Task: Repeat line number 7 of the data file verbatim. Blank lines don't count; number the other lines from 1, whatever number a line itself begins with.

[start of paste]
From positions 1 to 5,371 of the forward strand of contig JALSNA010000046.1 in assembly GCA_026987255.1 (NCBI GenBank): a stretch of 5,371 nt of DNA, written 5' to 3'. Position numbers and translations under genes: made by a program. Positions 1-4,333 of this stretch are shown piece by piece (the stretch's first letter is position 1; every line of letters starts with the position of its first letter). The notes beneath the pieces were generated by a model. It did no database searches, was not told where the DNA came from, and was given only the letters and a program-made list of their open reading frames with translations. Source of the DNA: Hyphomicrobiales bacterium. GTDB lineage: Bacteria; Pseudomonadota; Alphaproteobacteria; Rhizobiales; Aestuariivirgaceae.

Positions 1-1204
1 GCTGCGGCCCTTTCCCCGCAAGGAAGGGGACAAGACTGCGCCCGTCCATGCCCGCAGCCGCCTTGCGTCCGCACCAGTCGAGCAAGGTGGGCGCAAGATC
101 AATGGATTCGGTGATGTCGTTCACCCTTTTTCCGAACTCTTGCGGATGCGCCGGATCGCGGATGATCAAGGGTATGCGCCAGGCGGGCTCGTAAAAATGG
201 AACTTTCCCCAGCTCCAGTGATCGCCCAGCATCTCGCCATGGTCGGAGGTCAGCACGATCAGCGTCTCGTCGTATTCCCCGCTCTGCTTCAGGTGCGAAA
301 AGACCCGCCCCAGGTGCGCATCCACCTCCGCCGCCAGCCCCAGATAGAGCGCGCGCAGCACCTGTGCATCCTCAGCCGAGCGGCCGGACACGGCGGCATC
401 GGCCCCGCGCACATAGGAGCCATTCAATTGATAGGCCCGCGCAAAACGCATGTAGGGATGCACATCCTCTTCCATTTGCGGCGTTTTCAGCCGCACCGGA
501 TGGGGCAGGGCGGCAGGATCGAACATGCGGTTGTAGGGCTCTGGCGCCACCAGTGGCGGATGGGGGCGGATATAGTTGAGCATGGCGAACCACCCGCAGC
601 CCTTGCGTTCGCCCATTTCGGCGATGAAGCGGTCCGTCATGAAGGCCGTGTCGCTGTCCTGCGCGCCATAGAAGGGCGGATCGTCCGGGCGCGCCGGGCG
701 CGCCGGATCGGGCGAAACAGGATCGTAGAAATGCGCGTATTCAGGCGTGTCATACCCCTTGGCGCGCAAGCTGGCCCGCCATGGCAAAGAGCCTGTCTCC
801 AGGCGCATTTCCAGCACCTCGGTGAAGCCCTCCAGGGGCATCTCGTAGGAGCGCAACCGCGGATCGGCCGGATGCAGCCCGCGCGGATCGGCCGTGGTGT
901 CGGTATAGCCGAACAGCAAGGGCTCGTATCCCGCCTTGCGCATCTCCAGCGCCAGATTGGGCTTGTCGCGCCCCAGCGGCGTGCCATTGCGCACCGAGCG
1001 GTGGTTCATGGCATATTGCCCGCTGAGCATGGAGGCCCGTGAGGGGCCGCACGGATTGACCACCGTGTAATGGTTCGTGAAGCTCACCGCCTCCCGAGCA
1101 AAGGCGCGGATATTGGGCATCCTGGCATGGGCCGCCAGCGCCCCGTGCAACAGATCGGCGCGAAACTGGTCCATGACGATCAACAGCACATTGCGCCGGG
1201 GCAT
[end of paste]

401 GGCCCCGCGCACATAGGAGCCATTCAATTGATAGGCCCGCGCAAAACGCATGTAGGGATGCACATCCTCTTCCATTTGCGGCGTTTTCAGCCGCACCGGA